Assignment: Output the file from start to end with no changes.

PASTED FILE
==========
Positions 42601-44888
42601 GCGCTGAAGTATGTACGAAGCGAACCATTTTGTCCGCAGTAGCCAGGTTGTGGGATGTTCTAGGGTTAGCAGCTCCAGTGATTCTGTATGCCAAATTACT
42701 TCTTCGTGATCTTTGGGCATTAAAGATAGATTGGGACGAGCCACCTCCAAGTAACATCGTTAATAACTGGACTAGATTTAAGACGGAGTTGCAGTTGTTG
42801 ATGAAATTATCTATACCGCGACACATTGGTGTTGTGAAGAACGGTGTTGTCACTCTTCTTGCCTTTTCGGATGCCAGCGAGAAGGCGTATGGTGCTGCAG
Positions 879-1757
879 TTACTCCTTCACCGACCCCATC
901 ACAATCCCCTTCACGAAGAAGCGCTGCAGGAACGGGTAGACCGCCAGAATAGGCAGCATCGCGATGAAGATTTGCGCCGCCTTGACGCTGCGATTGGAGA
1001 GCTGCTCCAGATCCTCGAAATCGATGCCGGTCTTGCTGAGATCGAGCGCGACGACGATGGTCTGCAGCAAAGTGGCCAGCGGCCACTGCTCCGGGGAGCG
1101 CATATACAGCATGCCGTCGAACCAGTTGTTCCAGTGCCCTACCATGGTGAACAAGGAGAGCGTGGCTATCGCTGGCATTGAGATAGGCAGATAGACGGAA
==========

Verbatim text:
Positions 42601-44888
42601 GCGCTGAAGTATGTACGAAGCGAACCATTTTGTCCGCAGTAGCCAGGTTGTGGGATGTTCTAGGGTTAGCAGCTCCAGTGATTCTGTATGCCAAATTACT
42701 TCTTCGTGATCTTTGGGCATTAAAGATAGATTGGGACGAGCCACCTCCAAGTAACATCGTTAATAACTGGACTAGATTTAAGACGGAGTTGCAGTTGTTG
42801 ATGAAATTATCTATACCGCGACACATTGGTGTTGTGAAGAACGGTGTTGTCACTCTTCTTGCCTTTTCGGATGCCAGCGAGAAGGCGTATGGTGCTGCAG
Positions 879-1757
879 TTACTCCTTCACCGACCCCATC
901 ACAATCCCCTTCACGAAGAAGCGCTGCAGGAACGGGTAGACCGCCAGAATAGGCAGCATCGCGATGAAGATTTGCGCCGCCTTGACGCTGCGATTGGAGA
1001 GCTGCTCCAGATCCTCGAAATCGATGCCGGTCTTGCTGAGATCGAGCGCGACGACGATGGTCTGCAGCAAAGTGGCCAGCGGCCACTGCTCCGGGGAGCG
1101 CATATACAGCATGCCGTCGAACCAGTTGTTCCAGTGCCCTACCATGGTGAACAAGGAGAGCGTGGCTATCGCTGGCATTGAGATAGGCAGATAGACGGAA